When it comes to manuals, I like having a printed reference that explains some of the mechanics of the game, maybe a little bit about what’s under the hood. This might also include stuff like tech-trees/skill-trees, etc. Failing that, I always appreciate when that information is explicitly available in-game as a separate resource, as opposed to having to uncover everything through actual play. For example, I’m disappointed that Company of Heroes doesn’t have a chart somewhere explaining the relative strength of, say, veteran flamethrower engineers vs. infantry in heavy cover.

    As for tutorials, I sort of like “we need to check your equipment” type of explanations, since that’s a task that intuitively makes sense within the context of the game. At the opposite end of the spectrum are the fully-scripted tutorials, which not only wrest control away from the player, but which are also prone to scripting errors and typically unskippable.

  • Nayan Ramachandran

    “How do I played games” is in reference to the internet meme “How do I shot web?”

    It is not a grammatical error.

  • Alan

    Digging around, that meme apparently comes from SA/4chan, which isn’t exactly “representative” of the broader internet/gaming community.

  • Nayan Ramachandran

    I’m not going to really argue the validity of my reference to an internet meme. It makes sense to the vast majority of my readers (those that are members of GAF or Game Set Watch), so that is valid enough for me. :)

  • Nayan Ramachandran

    The meme itself originated on 4ch for sure, but has expanded to many many gaming communities, as did memes like pedobear, and caturday.

    Its origin is not in question, but its widespread exposure, which is large to be sure.

  • Troy

    Actually, the proper name for the meme is I Can Has Cheezburger? And the “shot web” one is just one of a zillion variants on the lolcat meme.

    But let’s try to keep this discussion on topic, OK?

  • Scott R. Krol

    Nayan: Ah, okay. Sorry, unfamiliar with both but thanks for the clarification. :)

  • Justin Fletcher

    I realize that in my haste to lament the Prima-ing of decent manuals that I forgot to talk about tutorials:

    I don’t care if a tutorial is so amazingly fun that it wins Game of the Year; it should always, always, ALWAYS be optional. And you should always be able to return to it quickly and easily if you need help. I understand that the developers have good intentions, but if the control systems for their games are so complex that they think players could never figure them out without mandatory tutorials, then they need to refocus their efforts.

  • Nayan Ramachandran

    “Good news, Ramachandran! They still make manuals like the kind you describe. They’re called “game guides,” and the helpful folks at GameStop will be more than happy to sell you one.”

    So, instead of demanding a higher standard from our game manuals, you`d rather I just got buy a strategy guide for 3000 yen more? (remember, I live in Japan)

    I wrote this article because I`m upset with the slouching level of quality from certain companies that have more than enough money to make these changes. They have the money, and the resources. 10 page black and white manuals for games are totally unacceptable.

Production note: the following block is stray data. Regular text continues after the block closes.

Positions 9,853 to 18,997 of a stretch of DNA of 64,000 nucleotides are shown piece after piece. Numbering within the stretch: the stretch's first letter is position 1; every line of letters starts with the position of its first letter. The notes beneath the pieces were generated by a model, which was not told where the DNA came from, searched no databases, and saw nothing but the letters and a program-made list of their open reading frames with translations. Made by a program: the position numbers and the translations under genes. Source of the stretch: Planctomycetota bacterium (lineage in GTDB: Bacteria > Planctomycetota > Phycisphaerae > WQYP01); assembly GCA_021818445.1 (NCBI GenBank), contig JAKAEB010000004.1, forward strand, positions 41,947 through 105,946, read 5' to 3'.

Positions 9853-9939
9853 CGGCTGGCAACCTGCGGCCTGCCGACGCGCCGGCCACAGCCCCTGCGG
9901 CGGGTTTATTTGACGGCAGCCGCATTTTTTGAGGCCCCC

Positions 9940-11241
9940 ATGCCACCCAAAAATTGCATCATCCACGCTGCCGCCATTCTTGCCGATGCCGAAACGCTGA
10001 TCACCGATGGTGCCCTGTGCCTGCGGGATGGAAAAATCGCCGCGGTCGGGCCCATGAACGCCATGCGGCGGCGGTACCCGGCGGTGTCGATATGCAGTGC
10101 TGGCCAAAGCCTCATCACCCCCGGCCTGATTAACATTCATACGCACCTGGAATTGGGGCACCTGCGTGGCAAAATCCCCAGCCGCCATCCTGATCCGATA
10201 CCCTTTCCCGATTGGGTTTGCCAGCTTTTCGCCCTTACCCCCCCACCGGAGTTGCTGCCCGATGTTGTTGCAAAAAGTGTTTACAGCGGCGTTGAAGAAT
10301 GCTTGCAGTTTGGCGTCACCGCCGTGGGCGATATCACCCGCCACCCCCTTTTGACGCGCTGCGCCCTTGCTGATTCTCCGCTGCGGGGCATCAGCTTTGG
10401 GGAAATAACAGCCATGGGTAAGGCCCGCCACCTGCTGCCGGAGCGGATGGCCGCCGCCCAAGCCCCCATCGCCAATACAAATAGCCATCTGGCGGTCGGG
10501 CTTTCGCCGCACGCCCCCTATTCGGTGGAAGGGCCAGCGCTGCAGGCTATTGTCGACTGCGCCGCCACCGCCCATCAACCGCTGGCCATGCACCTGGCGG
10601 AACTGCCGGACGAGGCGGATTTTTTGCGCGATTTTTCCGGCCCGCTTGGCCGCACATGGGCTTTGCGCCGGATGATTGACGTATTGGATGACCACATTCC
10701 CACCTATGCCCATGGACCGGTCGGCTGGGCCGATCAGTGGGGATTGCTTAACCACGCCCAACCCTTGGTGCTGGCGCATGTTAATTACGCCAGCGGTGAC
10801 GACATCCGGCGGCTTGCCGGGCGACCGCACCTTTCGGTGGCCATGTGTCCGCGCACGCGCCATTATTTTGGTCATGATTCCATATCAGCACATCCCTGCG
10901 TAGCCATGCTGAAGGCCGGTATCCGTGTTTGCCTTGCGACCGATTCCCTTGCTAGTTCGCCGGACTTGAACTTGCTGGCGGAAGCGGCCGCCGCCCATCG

• Alan

    Justin is obviously being tongue-in-cheek about it. Really though, I think even he missed the point, since even game guides leave out critical information that should be contained in a proper manual. You know, stuff like how to actually play the game.

  • Justin Fletcher

    But, Alan, game guides have to leave out *something* in order not to make manuals completely superfluous. :)

    My point is that while certain realities have helped the decline in quality manuals (e.g. printing costs, an increasing reliance on in-game tutorials and documentation, the common wisdom that no one reads them), the fact that a publisher can ink a deal with Prima or Brady to offload the chore while taking a cut of the profits has only reinforced the status quo.

    Yes, guides include information that would never be seen in most manuals (namely the walkthroughs). But the personality of the Fallout manual, the expanded lore of the Starcraft manual, and the design insight of the Civilization IV manual are rarely seen outside of the front counter rack of a GameStop these days.

    In short, mine is the familiar lament of now having to pay for what was once free.

  • Krupo

    Example of a series where they get the tutorial thing “right”? the Total War series… to slouch slightly off-topic, I love the fact that this video makes me want to go back to MTW2 right now:

    To broaden the topic slightly, the Windows XP comic book was a disgrace (or was that already the case with Win 95? I forget)? Why are we paying 100’s of dollars for an O/S to get absolutely nothing?

    I still have these bad-ass Windows 3.1 manuals lying around. You could break a physical window with those. They were no doubt on the side of “overkill”, but the pendulum has swung too far back.

    The Sid Meier games are usually a source of nice manuals, just enough detail, some designer notes, and you’re rockin’. I still remember getting Civ 2 while in Europe, and flying home, waiting to play the game, reading my Polish language copy of the manual. I still love two inside jokes the translator left in the manual (translator/editor’s comments, to be precise), on in-game mechanics.

    In particular, the game eliminated communism, and the snarky (but oh so accurate) comment in brackets says, (this is only true in the game world, of course). You can say that in three words in Polish, which makes the comment wicked-awesome hilarious.

    A pity Supreme Commander wasted like a dozen pages describing its units though, without providing useful information. “This is like the level one unit, but a little stronger” gets old fast.